Tagged: 240p 1080p overscan 216p 240pX5
January 31, 2017 at 1:50 AM #11033
Line-tripling doesn’t work on my TV– I’m one of the unfortunate ones with a TV that doesn’t like the non-standard signal the OSSC puts out. But even if my TV *did* like the OSSC’s line-tripling mode, its scaler would turn it into a muddy mess.
I did a bit of math and found that 240pX5 works out to 1200 lines. My TV’s native resolution is 1080p, so a 1200p signal won’t fit. *But!* Most 240p games were designed with an overscan of at least 5% in mind. 5% of 240p is 12 lines to mask off the top and bottom. When cutting 24 lines off a 240p signal, that gives us a 216p “safe area.” 216pX5 is… 1080p! Perfect!
Could a future revision of the OSSC firmware with 240pX5 support also offer an option for vertically shifting the image to fit into a standard 1080p signal, so that I may display 240p content on my 1080p TV with perfect integer scaling, albeit with overscan? As far as I can tell, no framebuffer would be needed for this, as the OSSC basically would just skip those first 12 (or however many) lines before converting the picture. Am I wrong or does this sound possible? I’m OK with accepting the loss of a few lines at the top and bottom– to me it’s a better option than either no picture at all or a badly scaled one.January 31, 2017 at 2:03 AM #11034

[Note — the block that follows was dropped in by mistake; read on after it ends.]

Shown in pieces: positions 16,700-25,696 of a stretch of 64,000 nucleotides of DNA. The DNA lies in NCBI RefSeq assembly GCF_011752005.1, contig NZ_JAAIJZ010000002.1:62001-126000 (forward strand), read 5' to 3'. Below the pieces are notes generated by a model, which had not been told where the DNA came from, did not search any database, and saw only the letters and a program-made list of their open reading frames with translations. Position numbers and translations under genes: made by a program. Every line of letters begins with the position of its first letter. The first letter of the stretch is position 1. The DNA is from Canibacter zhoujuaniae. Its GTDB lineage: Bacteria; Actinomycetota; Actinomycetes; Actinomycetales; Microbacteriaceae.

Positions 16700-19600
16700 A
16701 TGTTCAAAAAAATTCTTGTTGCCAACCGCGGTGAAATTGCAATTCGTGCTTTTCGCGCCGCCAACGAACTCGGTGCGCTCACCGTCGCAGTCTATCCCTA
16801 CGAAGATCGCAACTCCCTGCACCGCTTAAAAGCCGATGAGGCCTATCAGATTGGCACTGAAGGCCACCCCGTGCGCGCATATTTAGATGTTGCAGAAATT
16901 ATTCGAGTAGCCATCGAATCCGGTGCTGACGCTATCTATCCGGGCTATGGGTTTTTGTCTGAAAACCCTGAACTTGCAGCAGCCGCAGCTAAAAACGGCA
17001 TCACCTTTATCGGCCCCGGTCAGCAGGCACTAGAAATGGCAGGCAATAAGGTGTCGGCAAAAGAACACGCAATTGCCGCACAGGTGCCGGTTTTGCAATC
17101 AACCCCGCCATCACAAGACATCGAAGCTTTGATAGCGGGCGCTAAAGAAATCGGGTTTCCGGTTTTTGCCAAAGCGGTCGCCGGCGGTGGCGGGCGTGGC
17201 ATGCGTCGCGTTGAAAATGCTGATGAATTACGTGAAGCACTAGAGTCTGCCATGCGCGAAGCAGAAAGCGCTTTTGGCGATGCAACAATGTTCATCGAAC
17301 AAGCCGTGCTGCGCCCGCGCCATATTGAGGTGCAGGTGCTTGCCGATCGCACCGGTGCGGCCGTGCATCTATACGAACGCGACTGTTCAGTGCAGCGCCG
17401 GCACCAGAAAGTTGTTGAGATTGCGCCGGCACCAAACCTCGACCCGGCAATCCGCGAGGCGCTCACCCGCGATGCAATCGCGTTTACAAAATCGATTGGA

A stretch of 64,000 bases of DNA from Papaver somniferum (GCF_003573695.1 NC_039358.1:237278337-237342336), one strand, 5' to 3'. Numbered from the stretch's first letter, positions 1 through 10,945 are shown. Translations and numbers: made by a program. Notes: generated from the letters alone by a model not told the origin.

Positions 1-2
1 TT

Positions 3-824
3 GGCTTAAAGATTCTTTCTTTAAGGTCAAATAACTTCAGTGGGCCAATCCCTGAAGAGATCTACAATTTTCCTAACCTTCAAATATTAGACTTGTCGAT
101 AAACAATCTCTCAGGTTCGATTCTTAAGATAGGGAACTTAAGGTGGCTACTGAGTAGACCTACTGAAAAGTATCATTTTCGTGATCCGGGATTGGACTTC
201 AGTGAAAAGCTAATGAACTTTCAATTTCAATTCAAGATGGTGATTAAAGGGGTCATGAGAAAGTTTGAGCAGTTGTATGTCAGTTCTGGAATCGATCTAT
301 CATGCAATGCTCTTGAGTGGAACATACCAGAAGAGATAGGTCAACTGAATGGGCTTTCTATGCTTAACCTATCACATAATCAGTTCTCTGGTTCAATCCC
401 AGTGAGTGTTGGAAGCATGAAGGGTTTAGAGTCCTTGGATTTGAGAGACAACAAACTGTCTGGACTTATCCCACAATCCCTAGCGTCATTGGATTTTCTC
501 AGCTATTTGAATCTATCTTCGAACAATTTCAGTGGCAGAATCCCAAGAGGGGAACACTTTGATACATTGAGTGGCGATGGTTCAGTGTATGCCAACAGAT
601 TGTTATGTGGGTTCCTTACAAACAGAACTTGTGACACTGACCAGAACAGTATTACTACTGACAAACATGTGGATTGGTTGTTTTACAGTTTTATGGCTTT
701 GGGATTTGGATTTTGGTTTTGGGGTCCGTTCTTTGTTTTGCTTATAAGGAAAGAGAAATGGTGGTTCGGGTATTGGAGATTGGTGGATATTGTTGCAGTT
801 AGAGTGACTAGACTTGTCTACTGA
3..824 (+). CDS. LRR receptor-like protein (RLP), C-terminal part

I’m guessing there are enough 1920×1200 and 1600×1200 (both PC resolution) displays out there to justify an uncropped line-5x, but nonetheless I’m interested too in hearing what the developer’s planning. A 1080-cropped line-5x would be great indeed.January 31, 2017 at 11:32 PM #11046
These features are already implemented in development build, but it will take some time until official fw release. As mentioned above, many consoles’ 240p modes only draw content on 224 lines which corresponds to non-overscanned area in typical CRT TVs. Line5x can utilize 216 lines if output is set to 1080p, so 4 lines get cut from top and bottom which may or may not be a problem depending on game. 1600/1920×1200 is a better choice is supported by the display.February 1, 2017 at 5:50 AM #11050
“1600/1920×1200 is a better choice if supported by the display.”
Thanks marqs. That’s the key– my TV is one of several that only supports up to 1080p input signals, so feeding it 1920×1200 is out of the question for me. Good to hear it’s in the works– will provide a lot of value for folks like myself. 🙂
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